“What is a just war?”
That’s the essential question James Michael Sapp (’21 M.A.T.) posed to his seventh-grade social studies students at Margaret B. Pollard Middle School in Chatham County this past spring during his student-teaching internship.
“I’ve never been asked that question,” said Sapp, a 2021 Master of Arts in Teaching (MAT) program graduate who encountered the question in faculty member Brian Gibbs’s “Social Studies Methods Course” class. “But I thought, ‘I can develop this for seventh graders studying world history and engage them in a really cool conversation over six weeks.'”
Over those six weeks, daily individual lessons included their own focus questions such as “Is war just if it requires people in our hometown to change their lives?,” incorporated local and regional history in the context of world history, and enabled students to engage through multiple forms of discourse.
“It was a big shakeup for the students,” Sapp said. “But incredible conversations came out of these lessons. I was impressed by the students every day.”
For his student teaching and dedication to students, Sapp is the UNC School of Education’s Student Teacher of the Year for 2021. He goes on to compete for the North Carolina Association for Colleges of Teacher Educators’ statewide Student Teacher of the Year award.
Engaging in a challenge
For Sapp, a career in education seemed like a natural path. He grew up in schools in Swannanoa, N.C., a small Buncombe County town just outside of Asheville. His mother taught at the local middle school; his father at the high school. He lived within walking distance to the elementary school.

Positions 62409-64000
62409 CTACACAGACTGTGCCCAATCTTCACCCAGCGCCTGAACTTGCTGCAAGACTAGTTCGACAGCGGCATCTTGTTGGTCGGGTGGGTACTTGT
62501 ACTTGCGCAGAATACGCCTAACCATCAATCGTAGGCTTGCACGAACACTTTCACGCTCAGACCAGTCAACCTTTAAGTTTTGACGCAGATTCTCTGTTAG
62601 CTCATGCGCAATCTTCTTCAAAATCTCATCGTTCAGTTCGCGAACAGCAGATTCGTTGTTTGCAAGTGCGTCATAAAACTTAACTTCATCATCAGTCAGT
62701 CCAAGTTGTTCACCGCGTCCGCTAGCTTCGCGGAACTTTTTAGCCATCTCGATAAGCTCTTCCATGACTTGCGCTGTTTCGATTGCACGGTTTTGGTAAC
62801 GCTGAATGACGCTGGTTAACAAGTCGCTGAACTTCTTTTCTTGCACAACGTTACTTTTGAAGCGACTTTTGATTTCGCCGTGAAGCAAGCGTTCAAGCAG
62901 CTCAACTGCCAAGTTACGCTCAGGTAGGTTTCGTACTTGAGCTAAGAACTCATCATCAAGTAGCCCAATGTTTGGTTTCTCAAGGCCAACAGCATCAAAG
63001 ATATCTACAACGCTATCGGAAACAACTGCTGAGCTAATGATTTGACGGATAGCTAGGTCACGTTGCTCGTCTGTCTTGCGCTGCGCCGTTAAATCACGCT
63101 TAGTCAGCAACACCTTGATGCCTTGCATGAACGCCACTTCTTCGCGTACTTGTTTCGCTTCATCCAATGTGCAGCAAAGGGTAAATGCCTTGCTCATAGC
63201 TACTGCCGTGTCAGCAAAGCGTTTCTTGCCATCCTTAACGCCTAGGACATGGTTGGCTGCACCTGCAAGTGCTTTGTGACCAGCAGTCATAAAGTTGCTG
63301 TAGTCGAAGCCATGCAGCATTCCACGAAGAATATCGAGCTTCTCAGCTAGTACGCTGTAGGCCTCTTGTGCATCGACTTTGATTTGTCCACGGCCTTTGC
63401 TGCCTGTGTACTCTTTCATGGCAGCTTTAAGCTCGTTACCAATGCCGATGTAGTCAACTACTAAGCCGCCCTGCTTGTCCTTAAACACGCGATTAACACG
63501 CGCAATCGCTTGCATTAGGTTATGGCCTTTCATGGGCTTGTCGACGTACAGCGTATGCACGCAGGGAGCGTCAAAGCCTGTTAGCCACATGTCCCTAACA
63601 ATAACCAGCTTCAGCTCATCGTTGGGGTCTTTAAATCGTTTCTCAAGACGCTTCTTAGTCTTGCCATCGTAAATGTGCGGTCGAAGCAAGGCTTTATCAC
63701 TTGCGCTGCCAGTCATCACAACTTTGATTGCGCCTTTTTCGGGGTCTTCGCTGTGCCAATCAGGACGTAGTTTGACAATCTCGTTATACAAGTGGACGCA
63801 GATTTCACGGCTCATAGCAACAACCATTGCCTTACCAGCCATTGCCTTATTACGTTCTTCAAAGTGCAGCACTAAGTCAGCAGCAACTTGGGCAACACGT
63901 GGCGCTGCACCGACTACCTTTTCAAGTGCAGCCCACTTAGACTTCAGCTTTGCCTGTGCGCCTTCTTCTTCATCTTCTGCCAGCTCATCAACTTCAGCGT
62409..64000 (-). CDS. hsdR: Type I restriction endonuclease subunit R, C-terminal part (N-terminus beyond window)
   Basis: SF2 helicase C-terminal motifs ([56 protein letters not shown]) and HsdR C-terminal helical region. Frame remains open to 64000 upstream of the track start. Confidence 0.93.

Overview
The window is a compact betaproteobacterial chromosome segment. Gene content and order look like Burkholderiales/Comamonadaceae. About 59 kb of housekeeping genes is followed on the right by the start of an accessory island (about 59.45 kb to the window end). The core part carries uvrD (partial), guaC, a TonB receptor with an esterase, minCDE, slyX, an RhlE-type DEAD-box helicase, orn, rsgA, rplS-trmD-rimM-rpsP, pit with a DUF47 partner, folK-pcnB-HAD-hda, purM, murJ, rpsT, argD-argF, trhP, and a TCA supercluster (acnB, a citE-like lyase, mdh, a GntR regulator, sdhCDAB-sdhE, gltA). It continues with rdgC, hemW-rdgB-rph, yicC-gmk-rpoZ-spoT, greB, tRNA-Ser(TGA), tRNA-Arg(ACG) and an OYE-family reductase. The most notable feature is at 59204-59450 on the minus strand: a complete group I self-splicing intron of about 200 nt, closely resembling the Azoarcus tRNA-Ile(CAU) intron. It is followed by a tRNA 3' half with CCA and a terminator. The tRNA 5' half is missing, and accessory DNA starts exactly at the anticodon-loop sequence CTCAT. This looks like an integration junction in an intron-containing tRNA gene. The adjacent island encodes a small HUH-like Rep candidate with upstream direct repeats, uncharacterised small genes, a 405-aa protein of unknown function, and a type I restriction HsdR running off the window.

When he arrived at Carolina in 2015, he joined the marching band and considered majoring in music education. But his history classes — the readings and subsequent discussions — challenged him. He switched his major but held onto a potential career in education.
That same sense of challenge that drew Sapp to major in history drove him to challenge himself and his students in the classroom.
At the point in the year in which Sapp would take over as the full-time teacher, the class — which had been taught chronologically — was approaching the 20th century. Sapp saw an opportunity to try a different, thematic approach.
World War I, World War II, and the Vietnam War provided an opportunity for students to explore a question about history that couldn’t be answered in a class period or that even had a definitive answer. What is a just war?
“I would take an idea from each war and alternate it throughout the week,” Sapp said. “The students started to run with it and were able to connect themes across these different wars.”
Sapp engaged in multiple modes of assessment — audio recordings, writing, Socratic seminars, and art. One assessment focused on war opposition figures and required students to create life-like representations, in detail and size, on paper of figures including Bella Abzug, Daniel Ellsberg, and Martin Luther King Jr. Students “X-rayed” those figures, created metaphors of body parts to connect to the figure’s perspectives or actions. An X-ray of the heart might describe how the person might have felt about the war; an X-ray of the eyes enabled students to talk about things the figure might have seen.